This makes me laugh; I think my eldest son may have left home because of this.
It’s true that many of the ‘parent’ generation are less than expert at tech. Embarrassing, yes, and something I can completely relate to. When I did my Master of Education online, I didn’t even (dare I say it) know where the ‘on’ switch on the computer was. So the line ‘have you tried switching it off and on?’ would have not helped me one little bit.
My son was about 12 then and helped me struggle through the whole thing so that I could complete the degree. It was painful for both of us. I used to think that, once I’d logged onto the Charles Sturt University site, if I made a mistake, the people at the other end would know, and it would be embarrassing. The same as when I was a very young and I thought the people on the TV could see me. I’m not very tech-savvy.
It’s ironic because, as my friends know, I’m connected a lot of the time (still don’t have the phone, but contemplating). My role as teacher librarian in finding and setting up the most interesting, relevant and engaging resources is made possible only by the enormous amount of time I spend online connecting with people and organisations, asking questions, joining discussions, saving it all to Diigo and Vodpod, sharing it with people.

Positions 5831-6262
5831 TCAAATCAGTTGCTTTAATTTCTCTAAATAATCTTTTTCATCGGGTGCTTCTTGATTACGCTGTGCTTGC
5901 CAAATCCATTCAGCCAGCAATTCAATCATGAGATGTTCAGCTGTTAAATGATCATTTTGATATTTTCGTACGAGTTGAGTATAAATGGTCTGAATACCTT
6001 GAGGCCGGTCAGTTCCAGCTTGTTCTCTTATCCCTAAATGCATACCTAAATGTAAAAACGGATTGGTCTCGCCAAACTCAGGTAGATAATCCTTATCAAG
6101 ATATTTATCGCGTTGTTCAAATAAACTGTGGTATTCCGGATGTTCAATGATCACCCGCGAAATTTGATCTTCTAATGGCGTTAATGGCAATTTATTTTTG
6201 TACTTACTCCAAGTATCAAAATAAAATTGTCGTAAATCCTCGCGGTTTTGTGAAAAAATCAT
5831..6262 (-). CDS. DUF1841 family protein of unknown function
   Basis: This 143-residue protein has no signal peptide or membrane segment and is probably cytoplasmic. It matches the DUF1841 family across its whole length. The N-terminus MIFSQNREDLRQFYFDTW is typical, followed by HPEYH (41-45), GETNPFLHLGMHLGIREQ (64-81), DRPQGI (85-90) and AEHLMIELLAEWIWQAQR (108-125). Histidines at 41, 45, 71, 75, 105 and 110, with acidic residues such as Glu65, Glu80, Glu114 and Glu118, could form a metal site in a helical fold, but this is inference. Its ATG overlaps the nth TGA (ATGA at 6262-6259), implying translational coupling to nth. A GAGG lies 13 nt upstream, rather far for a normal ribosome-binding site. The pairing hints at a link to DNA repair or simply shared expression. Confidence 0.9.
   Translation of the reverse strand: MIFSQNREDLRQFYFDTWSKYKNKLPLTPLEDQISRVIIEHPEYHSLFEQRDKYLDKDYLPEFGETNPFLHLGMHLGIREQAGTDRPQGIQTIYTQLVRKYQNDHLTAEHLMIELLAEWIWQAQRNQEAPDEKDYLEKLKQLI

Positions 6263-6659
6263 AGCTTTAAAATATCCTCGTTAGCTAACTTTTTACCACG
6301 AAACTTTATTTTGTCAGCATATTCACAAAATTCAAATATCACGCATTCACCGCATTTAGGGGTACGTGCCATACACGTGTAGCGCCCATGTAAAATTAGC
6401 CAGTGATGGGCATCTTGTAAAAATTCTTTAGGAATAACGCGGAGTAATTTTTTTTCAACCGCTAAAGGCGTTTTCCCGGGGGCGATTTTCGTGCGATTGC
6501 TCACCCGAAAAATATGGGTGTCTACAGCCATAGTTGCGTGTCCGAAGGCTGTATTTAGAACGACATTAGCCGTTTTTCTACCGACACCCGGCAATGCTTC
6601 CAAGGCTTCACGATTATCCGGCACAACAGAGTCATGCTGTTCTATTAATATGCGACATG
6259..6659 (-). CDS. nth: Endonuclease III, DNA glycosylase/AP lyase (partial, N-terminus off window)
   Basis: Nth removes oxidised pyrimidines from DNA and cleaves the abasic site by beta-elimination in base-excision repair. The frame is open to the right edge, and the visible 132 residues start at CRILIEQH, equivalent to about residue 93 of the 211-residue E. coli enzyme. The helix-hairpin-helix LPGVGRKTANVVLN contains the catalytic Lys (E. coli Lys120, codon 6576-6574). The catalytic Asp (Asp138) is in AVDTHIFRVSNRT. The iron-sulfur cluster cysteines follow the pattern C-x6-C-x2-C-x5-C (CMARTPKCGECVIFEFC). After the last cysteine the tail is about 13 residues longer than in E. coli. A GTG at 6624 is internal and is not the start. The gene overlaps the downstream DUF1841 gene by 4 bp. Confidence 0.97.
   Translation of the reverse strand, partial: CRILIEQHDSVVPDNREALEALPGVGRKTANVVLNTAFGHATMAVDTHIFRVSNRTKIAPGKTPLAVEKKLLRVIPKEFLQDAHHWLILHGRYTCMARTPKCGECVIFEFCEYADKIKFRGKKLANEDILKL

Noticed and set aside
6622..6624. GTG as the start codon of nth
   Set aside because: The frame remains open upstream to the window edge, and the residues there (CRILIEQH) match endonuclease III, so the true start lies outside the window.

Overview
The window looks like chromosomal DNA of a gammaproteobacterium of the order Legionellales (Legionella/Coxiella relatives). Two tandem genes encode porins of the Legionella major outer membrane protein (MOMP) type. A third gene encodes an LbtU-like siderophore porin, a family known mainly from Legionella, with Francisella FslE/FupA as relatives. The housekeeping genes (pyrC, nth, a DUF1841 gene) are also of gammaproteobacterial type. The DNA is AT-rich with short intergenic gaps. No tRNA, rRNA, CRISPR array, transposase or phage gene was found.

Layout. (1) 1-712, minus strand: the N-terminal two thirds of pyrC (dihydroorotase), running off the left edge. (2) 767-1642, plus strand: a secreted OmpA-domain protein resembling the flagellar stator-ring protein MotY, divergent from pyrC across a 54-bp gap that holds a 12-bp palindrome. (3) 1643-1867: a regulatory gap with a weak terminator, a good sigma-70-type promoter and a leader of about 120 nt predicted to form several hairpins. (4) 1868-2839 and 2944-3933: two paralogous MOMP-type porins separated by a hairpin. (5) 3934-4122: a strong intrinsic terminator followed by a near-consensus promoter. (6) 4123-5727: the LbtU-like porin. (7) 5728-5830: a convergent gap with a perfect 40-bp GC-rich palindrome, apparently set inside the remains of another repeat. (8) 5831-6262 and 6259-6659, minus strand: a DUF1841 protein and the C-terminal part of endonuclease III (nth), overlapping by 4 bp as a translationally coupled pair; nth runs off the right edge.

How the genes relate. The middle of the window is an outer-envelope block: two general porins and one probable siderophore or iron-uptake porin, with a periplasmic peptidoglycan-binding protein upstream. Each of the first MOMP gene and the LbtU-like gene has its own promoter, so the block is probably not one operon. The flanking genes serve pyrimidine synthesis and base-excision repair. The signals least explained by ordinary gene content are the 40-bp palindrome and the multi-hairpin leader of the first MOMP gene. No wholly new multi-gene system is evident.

It’s interesting to note the emerging learning styles of young people, on the whole, demonstrate an independence we never had. Connected, they find what they need to do what they want. We get on their nerves because we are helpless and think we need someone to tell us how to do something. They google, youtube, and whatever else, or even create videos to teach us, just to get us off their backs.
As educators, it would be nice if we let go of the traditional teaching/preaching approach, gave our students some credit, trust and space, and allowed them to learn actively by taking charge of the research/learning process. Instead of us teaching them, they could create teaching videos for each other. I hope to try and turn around some of the learning and teaching in the classroom this year.